Settlers of the Void


The Terrarium

Two of the goats died in the crash. Dawn tried to strap them in the best she could, but I guess the stress was too much for them. The ship came in faster than we expected and everything went to shit.

Oversight has been sending out a steady stream of apologies to our inboxes since it happened. I’ve messaged it back, saying that it did the best it could and that was all anybody expected, but the computer seems to be taking things personally. I suppose I’d feel the same way if I had been the one at the controls.

After the last of a long series of debriefings in the navigation room, Hiroshi and I headed down to the terrarium to try and cheer Dawn up about the goats. On the way I grabbed the bottle of wine I had kept hidden in my bunk for the past two years, thinking that now was the right time to finally open it. The lift was crowded. The whole crew seemed to be in a rush to go somewhere else: to the dorms, off shift, to anywhere they could finally exhale.

We found Dawn at the far side of the torus scattering feed to the chickens. They still hadn’t settled back down since the crash and were clucking wildly at each other, fluttering like particles of gas in a vacuum.

“How’s Harris?” Dawn asked.

“Some broken ribs,” I said. “But Robertson says he’ll be OK.”

“And the others?”

“OK. Beat up and in shock, but OK.”

Dawn nodded, reached into her bag of feed, and scattered another handful for the chickens.

Sometimes being inside the terrarium with all the soybeans and corn feels more fake than being in the sims, but I like going down there. The air smells sweeter than in the winding corridors of the ship and there’s more humidity, even if there isn’t any wind and the only birds you can hear are pre-recorded. It’s so big that sometimes you forget you’re inside the Hierophant at all. Plus, Dawn is usually there. She has a way of cheering me up even when she’s sad.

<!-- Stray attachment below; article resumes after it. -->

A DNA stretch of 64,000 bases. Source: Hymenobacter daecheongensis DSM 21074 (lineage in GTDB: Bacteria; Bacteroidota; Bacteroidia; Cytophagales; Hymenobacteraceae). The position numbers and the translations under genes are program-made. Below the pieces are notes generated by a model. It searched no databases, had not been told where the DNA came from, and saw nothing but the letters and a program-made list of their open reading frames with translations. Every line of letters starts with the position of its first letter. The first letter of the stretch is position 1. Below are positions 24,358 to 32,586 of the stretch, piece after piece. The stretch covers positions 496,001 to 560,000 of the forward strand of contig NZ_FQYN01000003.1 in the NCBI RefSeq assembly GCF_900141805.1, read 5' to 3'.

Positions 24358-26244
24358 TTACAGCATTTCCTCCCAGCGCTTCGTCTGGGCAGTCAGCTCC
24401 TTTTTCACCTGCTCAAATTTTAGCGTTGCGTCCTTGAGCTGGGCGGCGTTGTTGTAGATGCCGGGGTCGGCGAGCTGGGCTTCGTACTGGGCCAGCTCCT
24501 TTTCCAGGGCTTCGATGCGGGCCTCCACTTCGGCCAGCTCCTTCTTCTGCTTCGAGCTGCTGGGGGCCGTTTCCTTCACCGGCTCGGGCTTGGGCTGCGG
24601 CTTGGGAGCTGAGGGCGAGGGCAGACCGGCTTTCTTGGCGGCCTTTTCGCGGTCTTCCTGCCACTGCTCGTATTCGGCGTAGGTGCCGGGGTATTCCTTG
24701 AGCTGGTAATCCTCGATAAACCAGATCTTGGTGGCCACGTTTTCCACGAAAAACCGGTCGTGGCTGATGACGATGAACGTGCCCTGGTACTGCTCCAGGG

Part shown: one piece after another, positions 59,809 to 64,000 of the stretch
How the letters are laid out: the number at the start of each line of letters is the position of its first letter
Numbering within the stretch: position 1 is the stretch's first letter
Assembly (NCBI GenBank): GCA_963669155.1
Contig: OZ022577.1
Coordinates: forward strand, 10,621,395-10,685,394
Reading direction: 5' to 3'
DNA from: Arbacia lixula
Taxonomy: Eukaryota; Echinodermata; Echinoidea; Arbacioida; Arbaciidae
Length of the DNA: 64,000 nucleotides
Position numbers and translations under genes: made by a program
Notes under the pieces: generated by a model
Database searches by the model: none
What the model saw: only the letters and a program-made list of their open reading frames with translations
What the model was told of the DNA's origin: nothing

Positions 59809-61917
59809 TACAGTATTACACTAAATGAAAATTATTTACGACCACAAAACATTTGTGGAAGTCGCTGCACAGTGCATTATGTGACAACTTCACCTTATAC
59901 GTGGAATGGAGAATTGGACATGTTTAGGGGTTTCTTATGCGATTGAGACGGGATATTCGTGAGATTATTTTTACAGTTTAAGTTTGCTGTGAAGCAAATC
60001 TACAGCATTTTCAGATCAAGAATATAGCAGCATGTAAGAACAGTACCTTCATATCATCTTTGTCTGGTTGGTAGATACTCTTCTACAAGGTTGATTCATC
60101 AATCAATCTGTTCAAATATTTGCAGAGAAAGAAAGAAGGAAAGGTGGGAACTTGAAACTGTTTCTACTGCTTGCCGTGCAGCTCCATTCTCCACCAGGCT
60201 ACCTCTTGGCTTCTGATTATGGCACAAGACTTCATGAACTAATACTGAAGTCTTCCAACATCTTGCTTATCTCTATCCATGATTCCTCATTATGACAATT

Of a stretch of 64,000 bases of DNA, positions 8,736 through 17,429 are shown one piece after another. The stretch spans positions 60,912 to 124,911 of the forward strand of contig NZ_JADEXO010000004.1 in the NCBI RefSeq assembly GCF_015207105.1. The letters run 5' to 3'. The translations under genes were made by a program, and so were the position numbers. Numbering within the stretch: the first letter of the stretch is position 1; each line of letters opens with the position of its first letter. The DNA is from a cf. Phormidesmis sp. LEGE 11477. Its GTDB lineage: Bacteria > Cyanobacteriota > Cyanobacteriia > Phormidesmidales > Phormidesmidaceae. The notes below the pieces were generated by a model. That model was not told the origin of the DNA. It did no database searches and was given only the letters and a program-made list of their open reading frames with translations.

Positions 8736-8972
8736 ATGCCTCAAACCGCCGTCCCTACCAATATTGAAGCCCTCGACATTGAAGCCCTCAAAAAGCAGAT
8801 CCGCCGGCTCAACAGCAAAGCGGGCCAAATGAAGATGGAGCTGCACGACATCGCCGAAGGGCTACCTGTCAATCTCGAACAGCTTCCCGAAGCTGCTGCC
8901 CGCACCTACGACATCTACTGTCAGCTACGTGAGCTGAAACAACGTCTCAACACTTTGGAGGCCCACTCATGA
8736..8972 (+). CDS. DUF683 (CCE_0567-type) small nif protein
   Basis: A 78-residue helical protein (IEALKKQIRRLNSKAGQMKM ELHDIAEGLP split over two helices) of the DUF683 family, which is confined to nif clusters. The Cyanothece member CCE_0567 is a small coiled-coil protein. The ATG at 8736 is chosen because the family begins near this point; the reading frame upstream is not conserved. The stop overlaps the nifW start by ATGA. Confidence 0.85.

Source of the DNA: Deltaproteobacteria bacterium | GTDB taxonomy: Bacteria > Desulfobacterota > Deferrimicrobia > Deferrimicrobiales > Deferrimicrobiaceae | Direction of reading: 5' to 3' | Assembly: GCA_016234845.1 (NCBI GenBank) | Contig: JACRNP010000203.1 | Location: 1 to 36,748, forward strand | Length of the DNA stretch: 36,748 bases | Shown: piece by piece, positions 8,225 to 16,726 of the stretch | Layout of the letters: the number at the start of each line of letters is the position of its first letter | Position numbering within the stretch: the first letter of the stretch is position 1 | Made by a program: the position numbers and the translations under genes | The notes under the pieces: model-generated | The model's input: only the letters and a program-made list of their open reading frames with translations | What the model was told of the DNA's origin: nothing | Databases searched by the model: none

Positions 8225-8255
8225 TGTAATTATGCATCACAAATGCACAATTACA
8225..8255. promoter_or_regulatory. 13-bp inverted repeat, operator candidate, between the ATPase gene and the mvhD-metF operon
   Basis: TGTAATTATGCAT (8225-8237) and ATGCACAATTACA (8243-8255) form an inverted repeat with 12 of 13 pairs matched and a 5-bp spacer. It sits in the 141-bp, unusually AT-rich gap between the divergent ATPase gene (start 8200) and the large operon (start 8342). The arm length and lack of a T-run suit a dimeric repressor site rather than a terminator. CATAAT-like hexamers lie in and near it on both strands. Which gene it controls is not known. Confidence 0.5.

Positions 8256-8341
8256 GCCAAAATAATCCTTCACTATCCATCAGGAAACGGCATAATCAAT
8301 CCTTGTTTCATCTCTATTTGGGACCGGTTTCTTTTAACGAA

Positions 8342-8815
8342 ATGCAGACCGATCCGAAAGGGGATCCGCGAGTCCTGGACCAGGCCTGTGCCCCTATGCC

“There’s a party tonight,” Hiroshi said. “To celebrate us finally making it.”

“Not all of us made it,” Dawn said.

"Sorry about the goats," I said.

"Not just the goats," she said. "But my parents and your parents and everyone else who came before."

I didn’t know what else to do so I showed her the bottle of wine. She had fermented it herself. It was one of her many experiments as the ship’s chief agricultural officer and she had given it to me for my 17th birthday.

“I’m opening it,” I said “Do you want any?”

Dawn finished up with the bag of feed. The chickens pecked at the leftovers for a while and then I helped her herd them back into their coops. Hiroshi found some glasses and the three of us sat down on the grass and drank the wine under the white heat of the artificial grow lights. Dawn seemed to cheer up. She even laughed when Hiroshi told a story that we had all heard a dozen times before about when Captain Martinez had gotten trapped in the lift during a glitch-out.

The corn, I noticed, was starting to get tall.

“When will it be ready to harvest?” I asked.

“Soon,” she said. “With any luck we’ll be eating it outside.”

“According to Martinez, that won’t be for another month at least,” Hiroshi said. “Everything is alright so far from the scans, but they want to run enough tests to be 100% sure.”

“That’s fine,” Dawn said, although to me it seemed she sighed a little when she said the words. “We’ve spent our whole lives onboard and another month won’t kill us.”

“It’s a miracle the hull didn’t crack,” I said.

I refilled each of our glasses. The wine tasted sweet, sweeter than it does in the sims.

"How many goats are left?” Hiroshi asked.

“Twenty,” Dawn said.

“Hopefully they'll have good lives here,” Hiroshi said.

“Yeah,” I said. “Hopefully.”

We finished the bottle and took the lift back to the dormitories to change into our hand-me-down Class A uniforms. The party starts in another hour and I already have a bit of a buzz going from Dawn’s wine.

Despite the harshness of the landing, we’ve got a good reason to celebrate. The Hierophant’s two hundred year journey is over. We’re here.

- Owen